I never thought the day would come when I’d be lecturing other people on the subject of failing societies. But when a Syrian tells you that you are in deep shit, you may rest assured that the shit you are in is deep indeed.
What in heaven’s name happened at Copenhagen? Last week’s disgraceful events in Calgary were bad enough, but Copenhagen was a hundred times worse.
A group of 250 Jewish and Iranian activists got together infront of the Danish Parliament for a rally, the agenda of which could not have been more laudable; peace for both Israel and Palestine, with both Israeli and Palestinian flags in evidence, and a keynote speech by Denmark’s former Chief Rabbi, Bent Melchior, one of Europe’s foremost figures in interfaith dialogue.
It was exactly the kind of commendable gathering needed for these troubled times.
And, apparently, exactly the kind of rally that is impossible to hold in Copenhagen in this day and age.
Within an hour, the police had to urge the participants to disband their event and flee into the Parliament’s courtyard, as intimidation from a growing horde of “pro-Gaza” Hamas-flag brandishing “kill the Jews Allahu Akbar” thugs grew to such horrendous proportions, that the police felt that they could no longer guarantee the safety of the Jewish and Iranian participants.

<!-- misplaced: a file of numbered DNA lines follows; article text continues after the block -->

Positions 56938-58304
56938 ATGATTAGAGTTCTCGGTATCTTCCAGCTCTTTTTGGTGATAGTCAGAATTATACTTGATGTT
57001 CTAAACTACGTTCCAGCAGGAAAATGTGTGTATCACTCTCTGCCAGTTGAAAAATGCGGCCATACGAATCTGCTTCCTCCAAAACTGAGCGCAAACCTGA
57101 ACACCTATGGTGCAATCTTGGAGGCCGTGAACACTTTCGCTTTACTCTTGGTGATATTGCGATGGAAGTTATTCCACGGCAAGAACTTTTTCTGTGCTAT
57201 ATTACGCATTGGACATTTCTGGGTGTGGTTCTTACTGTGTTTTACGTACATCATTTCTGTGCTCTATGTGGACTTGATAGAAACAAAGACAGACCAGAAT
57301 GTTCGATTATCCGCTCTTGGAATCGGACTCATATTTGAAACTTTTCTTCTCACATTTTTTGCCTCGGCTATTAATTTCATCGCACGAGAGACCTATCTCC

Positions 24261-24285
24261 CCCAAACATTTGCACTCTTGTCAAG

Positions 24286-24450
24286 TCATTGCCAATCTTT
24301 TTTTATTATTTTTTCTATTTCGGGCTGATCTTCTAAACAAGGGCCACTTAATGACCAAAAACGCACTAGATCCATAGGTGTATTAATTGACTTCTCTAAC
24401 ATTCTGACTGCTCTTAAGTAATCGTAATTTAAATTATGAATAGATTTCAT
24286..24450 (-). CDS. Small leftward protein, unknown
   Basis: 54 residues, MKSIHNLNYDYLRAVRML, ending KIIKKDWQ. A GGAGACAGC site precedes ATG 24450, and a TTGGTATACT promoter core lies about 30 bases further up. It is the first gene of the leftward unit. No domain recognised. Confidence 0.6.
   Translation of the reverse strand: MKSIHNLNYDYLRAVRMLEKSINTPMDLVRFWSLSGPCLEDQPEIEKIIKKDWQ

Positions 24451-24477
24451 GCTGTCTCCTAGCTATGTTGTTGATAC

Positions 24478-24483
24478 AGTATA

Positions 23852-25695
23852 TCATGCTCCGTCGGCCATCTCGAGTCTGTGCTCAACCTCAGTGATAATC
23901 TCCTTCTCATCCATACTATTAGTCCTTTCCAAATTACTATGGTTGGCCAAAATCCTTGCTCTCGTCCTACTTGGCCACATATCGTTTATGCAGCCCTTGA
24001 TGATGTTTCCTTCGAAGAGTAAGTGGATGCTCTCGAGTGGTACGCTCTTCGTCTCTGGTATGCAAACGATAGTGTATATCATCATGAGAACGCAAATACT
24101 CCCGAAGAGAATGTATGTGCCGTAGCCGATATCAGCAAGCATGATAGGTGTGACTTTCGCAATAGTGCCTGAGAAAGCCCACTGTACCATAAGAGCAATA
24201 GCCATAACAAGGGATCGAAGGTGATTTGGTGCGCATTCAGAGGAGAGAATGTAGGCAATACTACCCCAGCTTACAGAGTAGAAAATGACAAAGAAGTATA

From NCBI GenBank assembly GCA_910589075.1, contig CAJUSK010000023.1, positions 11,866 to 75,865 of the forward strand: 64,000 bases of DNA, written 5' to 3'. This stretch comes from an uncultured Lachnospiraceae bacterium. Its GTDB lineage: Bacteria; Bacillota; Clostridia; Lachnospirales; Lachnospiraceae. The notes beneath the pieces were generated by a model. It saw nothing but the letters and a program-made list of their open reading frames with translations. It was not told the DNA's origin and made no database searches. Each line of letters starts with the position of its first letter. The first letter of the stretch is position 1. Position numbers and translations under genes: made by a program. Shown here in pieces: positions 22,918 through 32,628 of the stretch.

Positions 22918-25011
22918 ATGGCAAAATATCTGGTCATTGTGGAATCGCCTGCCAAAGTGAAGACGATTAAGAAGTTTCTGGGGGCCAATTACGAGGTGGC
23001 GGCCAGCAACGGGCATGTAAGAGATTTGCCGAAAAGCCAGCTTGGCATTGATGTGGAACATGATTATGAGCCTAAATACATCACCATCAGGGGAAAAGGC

Europe, do you really need someone to tell you how so very, very bad it is when honest citizens can no longer express their opinion in Denmark, of all places?
Denmark is one of the least objectionable and inoffensive societies in the world. The last time anyone ever had cause to be offended by Denmark, the Danes were in longboats and wearing helmets with horns.
I really wish I could go back to using this blog to complain about Syria every week. Although the world has demonstrated that it can, for now at least, go about its business unaffected by a Levant intent on burning itself to the ground, Europe is another matter altogether.
Last Friday’s events didn’t just concern some Jews and Iranian dissidents. One of the fundamental pillars on which a civilized community is built on had been violated in the heart of one of Europe’s most civilized societies. The extremists won that day.
And the “pro-Gaza” thugs in Paris, Holland, Germany and London, already openly testing the limits of society’s tolerance for their thuggery, will be enormously emboldened by the precedent set by their reprehensible brethren in managing to disperse a rally by Jews. On the centenary of the First World War, Europe faces a crisis as challenging as any in 1914.